Later that day, more than 300 students and teachers at Valley View High School attended the iChoose performance in their school theater. Kristen Hunter, principal of Valley View High School, said: “Our students seemed to relate to the performance very well. The three experiences make it more real, beyond their merely being actors on a stage.”

img_3657More than 500 students and teachers at Ulysses S. Grant High School in Valley Glen attended the iChoose presentation at their school on May 14. According to Ron Goldstein, a teacher at Grant High School: “This is a tough audience, 500 high school students were just told to come. But you won them over. I think there will be a lot of talk about this for days and weeks to come. Some don’t know how to deal with their emotions. You made them feel uncomfortable in a good way. I think this will inspire some thought, start some conversations. And that’s what we want. We rarely get that kind of attention in an assembly. I hope we can do it again.”

The following are some of the students’comments:

Morgan Fowler: “When I first walked into the assembly, I thought, Oh no. But it was really good. It really showed me that even though everyone looks different, we are all the same.”

Patricia Caldwell: “I liked the performers’ energy and the way they told about their life experiences. Their stories caught my attention because I’ve been going through a lot of same stuff myself.”

Albert Torosyan: “This was one of the best assemblies I have been to since I started school. I feel like I can relate to people over there. It made me think a lot about the subject, and I feel more open to talking about it.”

Mario Lopez: “It helped us to open our eyes, to see things differently, you know. That’s what we need. One person can start helping another.”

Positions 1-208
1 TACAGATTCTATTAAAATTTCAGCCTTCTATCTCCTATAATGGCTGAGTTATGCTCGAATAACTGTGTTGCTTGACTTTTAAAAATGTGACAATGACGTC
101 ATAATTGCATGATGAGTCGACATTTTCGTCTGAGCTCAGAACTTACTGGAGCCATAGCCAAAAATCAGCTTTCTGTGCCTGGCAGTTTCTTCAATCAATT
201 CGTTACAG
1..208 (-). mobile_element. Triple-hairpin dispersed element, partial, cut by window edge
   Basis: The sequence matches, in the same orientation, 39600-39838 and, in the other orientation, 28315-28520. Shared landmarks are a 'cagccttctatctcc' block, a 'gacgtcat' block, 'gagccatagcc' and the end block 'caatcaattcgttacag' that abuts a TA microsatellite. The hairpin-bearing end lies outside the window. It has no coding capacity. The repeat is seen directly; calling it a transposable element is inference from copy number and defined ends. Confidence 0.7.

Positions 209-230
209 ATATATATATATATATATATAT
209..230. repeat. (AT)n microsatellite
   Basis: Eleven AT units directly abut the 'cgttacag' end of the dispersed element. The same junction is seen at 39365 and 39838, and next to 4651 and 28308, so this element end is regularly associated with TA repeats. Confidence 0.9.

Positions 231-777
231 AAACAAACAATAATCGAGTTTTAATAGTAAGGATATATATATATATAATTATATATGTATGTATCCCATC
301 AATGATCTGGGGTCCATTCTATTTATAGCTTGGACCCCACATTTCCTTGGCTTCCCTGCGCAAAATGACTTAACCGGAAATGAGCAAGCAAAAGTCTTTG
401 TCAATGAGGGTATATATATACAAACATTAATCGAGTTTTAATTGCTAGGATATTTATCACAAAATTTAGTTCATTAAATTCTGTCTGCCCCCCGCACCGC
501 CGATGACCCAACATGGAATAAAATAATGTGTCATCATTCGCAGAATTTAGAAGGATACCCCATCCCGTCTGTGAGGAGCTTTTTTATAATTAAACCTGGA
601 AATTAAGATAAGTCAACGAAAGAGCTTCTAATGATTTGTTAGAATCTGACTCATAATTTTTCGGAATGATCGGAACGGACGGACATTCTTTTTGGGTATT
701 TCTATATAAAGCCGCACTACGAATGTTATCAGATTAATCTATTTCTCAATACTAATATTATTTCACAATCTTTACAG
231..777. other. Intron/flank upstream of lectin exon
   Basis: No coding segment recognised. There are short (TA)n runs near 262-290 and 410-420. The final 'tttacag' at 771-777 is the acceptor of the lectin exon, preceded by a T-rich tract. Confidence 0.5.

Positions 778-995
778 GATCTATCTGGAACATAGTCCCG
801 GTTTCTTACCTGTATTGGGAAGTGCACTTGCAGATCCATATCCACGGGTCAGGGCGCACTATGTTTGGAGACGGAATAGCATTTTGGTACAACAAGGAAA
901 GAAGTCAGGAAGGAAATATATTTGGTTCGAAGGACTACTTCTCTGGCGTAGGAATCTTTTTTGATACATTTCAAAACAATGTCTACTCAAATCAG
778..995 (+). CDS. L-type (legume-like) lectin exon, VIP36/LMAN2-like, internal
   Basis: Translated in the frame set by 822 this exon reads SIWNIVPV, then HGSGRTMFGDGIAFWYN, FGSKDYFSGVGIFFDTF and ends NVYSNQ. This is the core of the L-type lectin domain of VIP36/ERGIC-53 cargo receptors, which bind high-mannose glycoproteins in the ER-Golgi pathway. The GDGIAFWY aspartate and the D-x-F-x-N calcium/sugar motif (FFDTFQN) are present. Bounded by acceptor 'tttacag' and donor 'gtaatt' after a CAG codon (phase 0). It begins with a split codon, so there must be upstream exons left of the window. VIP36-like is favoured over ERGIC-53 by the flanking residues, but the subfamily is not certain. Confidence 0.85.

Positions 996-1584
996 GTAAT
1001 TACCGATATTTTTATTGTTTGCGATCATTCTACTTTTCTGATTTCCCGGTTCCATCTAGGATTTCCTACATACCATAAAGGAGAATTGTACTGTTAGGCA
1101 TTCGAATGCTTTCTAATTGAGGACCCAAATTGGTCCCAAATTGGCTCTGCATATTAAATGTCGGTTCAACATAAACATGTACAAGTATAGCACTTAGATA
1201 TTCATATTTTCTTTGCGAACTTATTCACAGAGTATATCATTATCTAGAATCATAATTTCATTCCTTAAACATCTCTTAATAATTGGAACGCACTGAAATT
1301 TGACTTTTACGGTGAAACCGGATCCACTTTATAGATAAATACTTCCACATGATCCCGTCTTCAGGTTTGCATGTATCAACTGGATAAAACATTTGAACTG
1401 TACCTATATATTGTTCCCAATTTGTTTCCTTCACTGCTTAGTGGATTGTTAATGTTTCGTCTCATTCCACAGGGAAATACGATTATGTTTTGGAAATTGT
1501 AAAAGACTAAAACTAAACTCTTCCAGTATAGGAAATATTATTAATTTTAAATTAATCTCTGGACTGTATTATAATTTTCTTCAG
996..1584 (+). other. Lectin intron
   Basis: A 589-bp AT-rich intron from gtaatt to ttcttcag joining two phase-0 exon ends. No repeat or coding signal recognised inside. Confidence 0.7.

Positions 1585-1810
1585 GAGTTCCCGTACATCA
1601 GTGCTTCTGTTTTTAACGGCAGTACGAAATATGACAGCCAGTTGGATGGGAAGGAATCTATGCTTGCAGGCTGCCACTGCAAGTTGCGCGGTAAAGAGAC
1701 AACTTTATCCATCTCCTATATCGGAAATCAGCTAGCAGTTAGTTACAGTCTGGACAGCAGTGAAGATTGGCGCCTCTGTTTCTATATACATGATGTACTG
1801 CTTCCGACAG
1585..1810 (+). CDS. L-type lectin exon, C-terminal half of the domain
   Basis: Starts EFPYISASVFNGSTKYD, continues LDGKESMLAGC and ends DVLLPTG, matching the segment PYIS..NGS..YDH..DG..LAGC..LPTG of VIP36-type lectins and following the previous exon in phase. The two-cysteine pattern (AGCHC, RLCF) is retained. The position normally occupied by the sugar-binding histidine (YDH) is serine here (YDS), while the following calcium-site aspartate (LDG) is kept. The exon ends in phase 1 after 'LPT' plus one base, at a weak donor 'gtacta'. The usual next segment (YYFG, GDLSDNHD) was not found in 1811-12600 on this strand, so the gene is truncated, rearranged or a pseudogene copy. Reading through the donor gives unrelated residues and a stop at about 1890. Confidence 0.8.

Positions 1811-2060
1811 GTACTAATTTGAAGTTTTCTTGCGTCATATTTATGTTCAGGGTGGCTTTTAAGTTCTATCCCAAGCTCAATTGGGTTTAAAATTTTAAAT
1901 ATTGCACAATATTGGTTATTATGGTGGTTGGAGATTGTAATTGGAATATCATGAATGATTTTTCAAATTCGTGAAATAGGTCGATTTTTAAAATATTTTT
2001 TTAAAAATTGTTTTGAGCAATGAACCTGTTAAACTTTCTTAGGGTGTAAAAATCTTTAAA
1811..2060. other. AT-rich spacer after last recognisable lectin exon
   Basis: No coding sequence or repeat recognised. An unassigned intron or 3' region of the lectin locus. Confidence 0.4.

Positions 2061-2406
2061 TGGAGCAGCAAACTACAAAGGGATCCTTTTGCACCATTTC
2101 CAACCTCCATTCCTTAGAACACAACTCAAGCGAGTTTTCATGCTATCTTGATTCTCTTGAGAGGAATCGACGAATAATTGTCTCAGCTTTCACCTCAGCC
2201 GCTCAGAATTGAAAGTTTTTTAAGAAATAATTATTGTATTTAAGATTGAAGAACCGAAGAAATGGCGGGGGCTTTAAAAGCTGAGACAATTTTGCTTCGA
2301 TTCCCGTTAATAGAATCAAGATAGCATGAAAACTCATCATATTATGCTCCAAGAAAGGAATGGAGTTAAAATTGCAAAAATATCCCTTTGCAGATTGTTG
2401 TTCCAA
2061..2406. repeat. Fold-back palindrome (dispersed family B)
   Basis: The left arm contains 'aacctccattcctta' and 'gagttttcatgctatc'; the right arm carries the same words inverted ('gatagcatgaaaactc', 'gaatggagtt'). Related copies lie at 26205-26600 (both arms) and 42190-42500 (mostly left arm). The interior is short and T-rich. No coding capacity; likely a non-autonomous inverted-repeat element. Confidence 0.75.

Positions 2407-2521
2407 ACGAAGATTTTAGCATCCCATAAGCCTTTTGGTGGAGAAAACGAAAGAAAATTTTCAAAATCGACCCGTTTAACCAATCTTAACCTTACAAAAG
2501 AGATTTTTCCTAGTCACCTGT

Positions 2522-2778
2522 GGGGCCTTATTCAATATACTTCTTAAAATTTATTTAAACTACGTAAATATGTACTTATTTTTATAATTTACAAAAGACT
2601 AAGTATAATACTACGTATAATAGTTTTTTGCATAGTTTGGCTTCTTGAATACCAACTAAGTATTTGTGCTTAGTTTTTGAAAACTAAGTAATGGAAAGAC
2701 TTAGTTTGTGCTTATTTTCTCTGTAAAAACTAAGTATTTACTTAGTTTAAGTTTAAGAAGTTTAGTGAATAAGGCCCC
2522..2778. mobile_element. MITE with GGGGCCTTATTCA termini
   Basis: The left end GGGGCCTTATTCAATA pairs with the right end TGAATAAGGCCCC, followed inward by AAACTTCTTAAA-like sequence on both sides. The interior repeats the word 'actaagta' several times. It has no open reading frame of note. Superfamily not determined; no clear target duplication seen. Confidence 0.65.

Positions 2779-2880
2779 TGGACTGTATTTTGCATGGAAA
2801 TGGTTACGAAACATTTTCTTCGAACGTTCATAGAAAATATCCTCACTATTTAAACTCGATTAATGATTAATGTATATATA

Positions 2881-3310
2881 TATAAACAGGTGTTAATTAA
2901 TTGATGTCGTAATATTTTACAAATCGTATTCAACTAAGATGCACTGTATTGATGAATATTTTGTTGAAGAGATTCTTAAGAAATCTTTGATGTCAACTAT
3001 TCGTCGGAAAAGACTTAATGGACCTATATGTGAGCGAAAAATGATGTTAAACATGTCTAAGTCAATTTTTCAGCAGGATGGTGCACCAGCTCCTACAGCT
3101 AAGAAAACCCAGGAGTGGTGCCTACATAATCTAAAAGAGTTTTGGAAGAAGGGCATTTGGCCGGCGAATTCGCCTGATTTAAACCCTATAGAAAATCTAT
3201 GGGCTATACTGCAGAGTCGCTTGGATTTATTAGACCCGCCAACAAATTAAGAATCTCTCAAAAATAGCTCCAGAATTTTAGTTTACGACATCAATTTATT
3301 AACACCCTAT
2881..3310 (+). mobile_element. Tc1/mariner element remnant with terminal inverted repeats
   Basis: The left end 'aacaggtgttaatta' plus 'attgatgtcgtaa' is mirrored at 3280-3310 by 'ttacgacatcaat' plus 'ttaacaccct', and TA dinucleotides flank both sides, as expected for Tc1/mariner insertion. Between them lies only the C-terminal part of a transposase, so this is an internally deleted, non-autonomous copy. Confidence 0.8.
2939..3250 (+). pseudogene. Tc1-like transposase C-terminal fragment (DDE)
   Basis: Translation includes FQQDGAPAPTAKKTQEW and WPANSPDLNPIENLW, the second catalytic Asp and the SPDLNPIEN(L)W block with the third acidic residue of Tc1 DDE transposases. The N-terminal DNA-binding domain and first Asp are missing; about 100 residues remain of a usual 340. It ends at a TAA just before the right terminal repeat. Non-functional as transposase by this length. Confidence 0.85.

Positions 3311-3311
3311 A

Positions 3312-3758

On May 12 during their tour throughout Southern California logging many miles, exchanging goodwill, friendship and the reaffirmation of building a peace for humanity, the iChoose team enjoyed a brief moment of relaxation at the home of Steve Nipper and community leader Lori Zahn. Joining Mr. Nipper and Mrs. Zahn in welcoming the iChoose team were fellow hosts and community builders Lenore Palmer, David Nipper and Sandy Hotchkiss.

The iChoose program completed a tour of 11 Southern California schools on May 14. The schools visited were:

April 30 – Horace Mann Middle School, Los Angeles

May 3 – Huntington Park High School, Los Angeles,

May 4 – Palisades Charter High School, Pacific Palisades

May 7 – Van Nuys Middle School, Los Angeles

May 11 – Canyon Springs High School, Riverside

May 11 – Valley View High School, Riverside

May 13 – Bishop Garcia Diego High School, Santa Barbara

May 13 – Anacapa High School, Santa Barbara

May 13 – Notre Dam School, Santa Barbara

May 13 – St Raphael School, Santa Barbara

May 14 – Ulysses Grant High School, Los Angeles